The athletic glories of the year were all but buried by news from beyond the bleachers. Performance-enhancing drugs tarred the Sydney Olympics; free-agent baseball player Alex Rodriguez became the poster boy for greed when he reportedly demanded private jets and personal flacks in negotiations with the New York Mets; pro-basketball star Allen Iverson was called on the carpet by the NBA commissioner for misogynist imagery in his new hip-hop release; and football player Rae Carruth faced a real rap: he's on trial for ordering the murder of his girlfriend. For all the murk, some splendid performances managed to shine through.
1 CATHY FREEMAN You could argue--and we do--that the women's 400-m run in Sydney was the most sociopolitically burdened footrace since Jesse Owens ran upside Hitler. Under enormous pressure, the Aborigine Freeman came through magnificently in front of her cheering, weeping countrymen. She said she had run for her nation--and for her persecuted people.
2 TIGER WOODS What didn't he do? Well, he didn't win the Masters in April. But he won the U.S. Open by a record 15 strokes, the British Open by eight and the PGA in a playoff, becoming the first to win three of four majors in a season since Ben Hogan in 1953, and the youngest ever to complete a career grand slam.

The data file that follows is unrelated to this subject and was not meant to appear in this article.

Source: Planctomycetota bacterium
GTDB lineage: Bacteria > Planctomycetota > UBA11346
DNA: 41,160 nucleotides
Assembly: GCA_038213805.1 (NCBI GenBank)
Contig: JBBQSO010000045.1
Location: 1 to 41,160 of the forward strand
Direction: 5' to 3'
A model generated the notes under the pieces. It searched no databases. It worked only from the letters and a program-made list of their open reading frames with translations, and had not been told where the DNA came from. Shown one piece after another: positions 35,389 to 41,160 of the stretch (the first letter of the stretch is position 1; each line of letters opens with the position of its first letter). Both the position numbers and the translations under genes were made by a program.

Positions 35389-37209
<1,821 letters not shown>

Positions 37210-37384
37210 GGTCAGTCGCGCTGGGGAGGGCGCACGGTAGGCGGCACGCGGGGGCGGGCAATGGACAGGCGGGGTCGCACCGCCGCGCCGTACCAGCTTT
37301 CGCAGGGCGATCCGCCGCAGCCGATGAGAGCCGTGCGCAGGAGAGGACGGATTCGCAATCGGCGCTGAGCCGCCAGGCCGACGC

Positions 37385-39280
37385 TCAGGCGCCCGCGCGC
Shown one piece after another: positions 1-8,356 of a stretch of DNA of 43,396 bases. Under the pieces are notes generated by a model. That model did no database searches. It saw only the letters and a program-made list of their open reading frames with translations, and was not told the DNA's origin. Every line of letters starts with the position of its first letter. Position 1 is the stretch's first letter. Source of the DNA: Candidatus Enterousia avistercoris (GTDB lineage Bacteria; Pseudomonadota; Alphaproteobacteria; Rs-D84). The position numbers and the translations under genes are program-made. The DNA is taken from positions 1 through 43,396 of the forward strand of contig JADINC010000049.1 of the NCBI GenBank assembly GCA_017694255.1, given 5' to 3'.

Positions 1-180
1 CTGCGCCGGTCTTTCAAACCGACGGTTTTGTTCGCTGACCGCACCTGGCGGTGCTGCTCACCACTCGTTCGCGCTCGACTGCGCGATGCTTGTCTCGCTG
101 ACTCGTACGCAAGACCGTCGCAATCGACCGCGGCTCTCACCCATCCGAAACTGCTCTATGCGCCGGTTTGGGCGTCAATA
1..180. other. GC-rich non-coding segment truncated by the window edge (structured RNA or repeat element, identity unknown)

3 VENUS WILLIAMS Serena's big sister became the first black player to win Wimbledon since Arthur Ashe did it in 1975, then kept the U.S. Open crown in the family. While most U.S. male stars bagged the Olympics, Venus and Serena brought back the gold.
4 MARION JONES She didn't win the five golds she sought, but three and a couple of bronzes aren't bad. In the 100-m sprint, she won by the largest margin since 1952. She bore up gracefully under great stress before and during the Games.
5 VLADIMIR KRAMNIK In the chess world it's flattering to be known as Supernerd, and that is what they call the man who ended fellow Russian and former mentor Garry Kasparov's 15-year reign as world champ. Not a sport, you say? Kramnik, 25, quit smoking and dropped 20 lbs. to prep for the match.
6 KURT WARNER The retired Iowa grocery bagger made the most of his NFL chance: he quarterbacked the St. Louis Rams to a 13-3 record and a 23-16 Super Bowl win over the Tennessee Titans. Warner threw 41 touchdown passes during the season, only the second QB to top 40.
7 LANCE ARMSTRONG It seemed no less than a miracle when cancer survivor Armstrong won the 1999 Tour de France, cycling's--and perhaps all of sport's--most grueling event. As if to prove his feat real, he repeated in 2000.
8 PEDRO MARTINEZ Boston Red Sox ace Pedro Martinez repeated too: he dominated the competition and won his second consecutive American League Cy Young Award, again by a unanimous vote. Rarely has there been such consensus about the best in baseball.
9 SHAQUILLE O'NEAL In 2000 the big guy broke through, leading the L.A. Lakers to the NBA title in his eighth pro season. As with Martinez, Shaq's the best, and everyone knows it: he was named the league's MVP with 99.2% of the vote.
10 MYLES BRAND In May, the Indiana University president put a "zero tolerance" policy over the head of hoops coach Bob Knight. In September, Brand ended the bully's 29-year I.U. career after reports said Knight grabbed and swore at a student who had dissed him.